I’m going to start writing again. Not all posts about viruses but this virus has reminded me of why I started: To journal about my life. I confused my WHY at some point along the way but I remember it now. I write to write. That is all.

Postpartum Care: A post where you will learn entirely too much about me because I think sharing our experiences matters

Thesis: Postpartum care in the US is an absolute joke.

Supporting arguments: Postpartum in the US = the 6 week checkup.

To be fair, I did have two at-home nurse visits after my cesarean. They weren’t really for me, they were mainly for my son, but I did answer some stock questions for postpartum depressing screening; I passed. The nurse also checked my incision and felt to make sure my uterus was still contracting; it was.

6 weeks and then an entire year before I need to go back for my annual checkup because the 6 week postpartum checkup (where they check to make sure the body is healing from a vaginal or cesarean delivery, from incisions or tears or whatever else takes place in the horror that is childbirth) also counts as my annual for the year.

Lucky me.

5 years ago and some months, my daughter was born. Also by cesarean. She weighed 10.1 pounds and I pushed for 3 hours before they decided cesarean was my best option. Fast forward 6 weeks or so to my 6 week appointment. My stitches were healing nicely and everything was looking great.

Given the go ahead, I joined my local Fit4Mom group immediately. I loved being able to workout with my daughter in those early months (Seriously, check this group out. So good for normalizing motherhood and experiencing grace as a new mom!). I noticed early on that I couldn’t side shuffle without pain but figured it was part of the normal healing process. I modified my workouts and filed that pain in a forgotten category of things to follow up on – behind getting enough sleep and normal maintenance, like a haircut. When I hit the 3 month mark with no further follow up, I went back to work.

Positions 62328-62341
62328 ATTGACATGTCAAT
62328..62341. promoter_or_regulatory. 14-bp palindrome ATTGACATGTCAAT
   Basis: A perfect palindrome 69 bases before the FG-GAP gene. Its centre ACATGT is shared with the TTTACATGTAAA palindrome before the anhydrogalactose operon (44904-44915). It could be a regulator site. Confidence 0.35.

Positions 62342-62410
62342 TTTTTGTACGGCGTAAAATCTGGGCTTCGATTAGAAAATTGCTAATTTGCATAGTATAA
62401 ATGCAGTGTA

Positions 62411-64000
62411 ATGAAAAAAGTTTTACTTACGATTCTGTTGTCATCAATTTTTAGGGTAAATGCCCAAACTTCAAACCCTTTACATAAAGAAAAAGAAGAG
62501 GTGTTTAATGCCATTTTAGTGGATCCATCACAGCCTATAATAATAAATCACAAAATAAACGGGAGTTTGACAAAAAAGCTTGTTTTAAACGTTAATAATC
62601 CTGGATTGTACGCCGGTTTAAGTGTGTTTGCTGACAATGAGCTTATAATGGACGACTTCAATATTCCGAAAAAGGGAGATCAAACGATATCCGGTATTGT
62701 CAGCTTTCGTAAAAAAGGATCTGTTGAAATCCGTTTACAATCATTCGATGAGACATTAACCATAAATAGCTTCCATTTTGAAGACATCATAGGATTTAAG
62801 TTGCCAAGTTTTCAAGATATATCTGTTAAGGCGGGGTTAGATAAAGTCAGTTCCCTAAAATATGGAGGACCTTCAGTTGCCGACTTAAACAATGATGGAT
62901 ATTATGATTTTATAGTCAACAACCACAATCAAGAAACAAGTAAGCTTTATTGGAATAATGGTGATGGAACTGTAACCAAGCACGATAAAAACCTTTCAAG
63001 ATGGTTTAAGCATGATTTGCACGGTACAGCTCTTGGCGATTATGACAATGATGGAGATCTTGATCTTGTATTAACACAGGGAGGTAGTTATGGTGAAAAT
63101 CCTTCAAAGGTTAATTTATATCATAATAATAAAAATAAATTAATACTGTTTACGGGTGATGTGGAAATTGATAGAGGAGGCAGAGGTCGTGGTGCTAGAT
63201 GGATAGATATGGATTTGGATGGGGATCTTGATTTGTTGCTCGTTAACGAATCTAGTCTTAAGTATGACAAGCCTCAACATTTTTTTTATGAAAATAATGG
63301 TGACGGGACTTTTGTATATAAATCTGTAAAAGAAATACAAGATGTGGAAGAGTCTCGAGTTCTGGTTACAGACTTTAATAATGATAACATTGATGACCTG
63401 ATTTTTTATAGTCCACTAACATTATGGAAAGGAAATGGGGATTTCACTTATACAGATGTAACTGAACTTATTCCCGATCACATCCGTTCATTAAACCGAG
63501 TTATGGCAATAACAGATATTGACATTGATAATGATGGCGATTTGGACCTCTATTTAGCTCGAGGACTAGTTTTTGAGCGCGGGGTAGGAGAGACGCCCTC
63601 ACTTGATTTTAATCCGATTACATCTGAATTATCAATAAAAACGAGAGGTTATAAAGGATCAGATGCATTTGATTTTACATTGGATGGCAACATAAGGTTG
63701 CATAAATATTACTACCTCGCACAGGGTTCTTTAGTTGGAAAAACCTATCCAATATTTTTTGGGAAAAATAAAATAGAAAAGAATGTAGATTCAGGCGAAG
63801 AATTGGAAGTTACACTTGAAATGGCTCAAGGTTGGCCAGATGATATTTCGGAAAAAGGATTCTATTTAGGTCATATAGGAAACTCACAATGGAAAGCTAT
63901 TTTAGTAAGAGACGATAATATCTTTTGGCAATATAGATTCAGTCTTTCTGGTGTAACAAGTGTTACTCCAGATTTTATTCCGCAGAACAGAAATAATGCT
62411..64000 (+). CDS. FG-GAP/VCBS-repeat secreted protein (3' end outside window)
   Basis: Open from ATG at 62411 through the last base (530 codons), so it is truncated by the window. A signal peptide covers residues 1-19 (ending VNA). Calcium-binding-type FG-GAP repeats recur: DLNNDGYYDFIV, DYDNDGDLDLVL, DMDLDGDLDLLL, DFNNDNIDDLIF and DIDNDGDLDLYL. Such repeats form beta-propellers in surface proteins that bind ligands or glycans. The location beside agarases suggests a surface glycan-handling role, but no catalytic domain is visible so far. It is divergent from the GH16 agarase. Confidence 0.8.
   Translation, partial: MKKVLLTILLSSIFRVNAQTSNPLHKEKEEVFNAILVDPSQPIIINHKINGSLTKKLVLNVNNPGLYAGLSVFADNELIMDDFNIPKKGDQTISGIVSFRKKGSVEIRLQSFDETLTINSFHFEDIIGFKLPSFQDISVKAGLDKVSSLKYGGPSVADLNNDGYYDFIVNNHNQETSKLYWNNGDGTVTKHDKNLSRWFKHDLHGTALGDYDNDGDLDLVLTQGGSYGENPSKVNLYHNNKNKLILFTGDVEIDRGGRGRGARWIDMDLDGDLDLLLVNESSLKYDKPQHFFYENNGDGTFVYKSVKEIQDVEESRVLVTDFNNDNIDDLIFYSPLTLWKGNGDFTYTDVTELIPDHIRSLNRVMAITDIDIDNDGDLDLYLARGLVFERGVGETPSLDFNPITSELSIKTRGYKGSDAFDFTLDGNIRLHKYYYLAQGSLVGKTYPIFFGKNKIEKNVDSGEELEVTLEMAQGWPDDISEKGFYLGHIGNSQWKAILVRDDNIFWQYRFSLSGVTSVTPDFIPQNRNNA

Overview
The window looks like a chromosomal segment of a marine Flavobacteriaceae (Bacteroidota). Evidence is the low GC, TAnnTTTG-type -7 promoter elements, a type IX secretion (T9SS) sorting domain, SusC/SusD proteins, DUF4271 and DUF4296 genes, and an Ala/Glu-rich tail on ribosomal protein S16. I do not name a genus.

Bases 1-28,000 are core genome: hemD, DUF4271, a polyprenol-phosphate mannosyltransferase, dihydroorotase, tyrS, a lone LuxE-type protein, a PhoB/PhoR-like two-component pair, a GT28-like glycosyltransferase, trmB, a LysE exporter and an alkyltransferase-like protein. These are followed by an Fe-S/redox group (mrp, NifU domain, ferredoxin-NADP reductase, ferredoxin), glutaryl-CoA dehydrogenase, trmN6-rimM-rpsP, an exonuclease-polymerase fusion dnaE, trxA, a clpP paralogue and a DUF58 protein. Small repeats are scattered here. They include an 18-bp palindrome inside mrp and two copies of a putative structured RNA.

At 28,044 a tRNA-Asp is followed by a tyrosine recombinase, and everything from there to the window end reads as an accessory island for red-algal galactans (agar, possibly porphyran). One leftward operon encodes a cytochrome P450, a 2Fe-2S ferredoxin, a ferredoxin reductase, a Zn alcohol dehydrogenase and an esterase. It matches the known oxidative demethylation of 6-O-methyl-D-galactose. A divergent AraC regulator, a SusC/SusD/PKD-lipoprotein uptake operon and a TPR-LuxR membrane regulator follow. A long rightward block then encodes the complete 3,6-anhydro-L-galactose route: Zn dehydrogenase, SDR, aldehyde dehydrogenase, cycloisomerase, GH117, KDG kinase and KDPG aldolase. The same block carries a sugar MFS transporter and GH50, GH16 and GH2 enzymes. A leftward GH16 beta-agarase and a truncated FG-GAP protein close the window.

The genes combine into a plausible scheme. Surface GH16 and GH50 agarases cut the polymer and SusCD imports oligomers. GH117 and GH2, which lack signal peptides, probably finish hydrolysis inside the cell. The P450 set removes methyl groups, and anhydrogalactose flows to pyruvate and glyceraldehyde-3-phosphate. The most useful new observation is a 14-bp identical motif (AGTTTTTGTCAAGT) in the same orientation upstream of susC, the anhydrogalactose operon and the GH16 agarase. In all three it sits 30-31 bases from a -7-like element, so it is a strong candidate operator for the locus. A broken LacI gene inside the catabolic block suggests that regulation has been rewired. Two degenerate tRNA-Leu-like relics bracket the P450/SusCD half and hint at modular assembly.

My desk at work was moved from the main floor to the second floor during my leave and I noticed that I had to take each step with my right foot or pick up my left pant at the knee to get my left leg up the stair. My hip ached. I finally reached out to my OB and was surprised to receive a referral to a pelvic floor physical therapist (PT).

I didn’t know pelvic floor specialists existed.

Apparently if you try to actively push a 10.1 lb baby (or whatever size baby – because my experience is not at all unique to mothers of large babies) for 3 hours (or whatever amount of time including none – because same), you may experience what is known as pelvic floor trauma. Yes, trauma. My PT’s choice of words. Not mine.

My son, born 5 years later, was scheduled as a cesarean. This filled me with such immense peace and glee that I waltzed into the operating room. No pushing! This post isn’t meant to be his birth story so I won’t go much further into the details except to say that this time my child weighed 11.9 lbs.

I had my 6 week follow-up appointment 6 weeks and 2 days after he was born. My stitches were healing nicely and everything was looking good.

Fast forward several months. I came across a beautiful mother of triplets on Instagram, @triplets_of_copenhagen, who shared her postpartum journey with pictures. She talked about her struggle with diastasis recti and I thought to myself, “Hey, I’m having a really hard time “bouncing back” (whatever the hell that means…VOMIT). I had a really big baby (the combined weight of some twins). I have general unease around my core muscles and feel like I’m falling apart. And thanks to her vulnerability in sharing her story, I can see that we have visual similarities. Maybe I have diastasis recti too.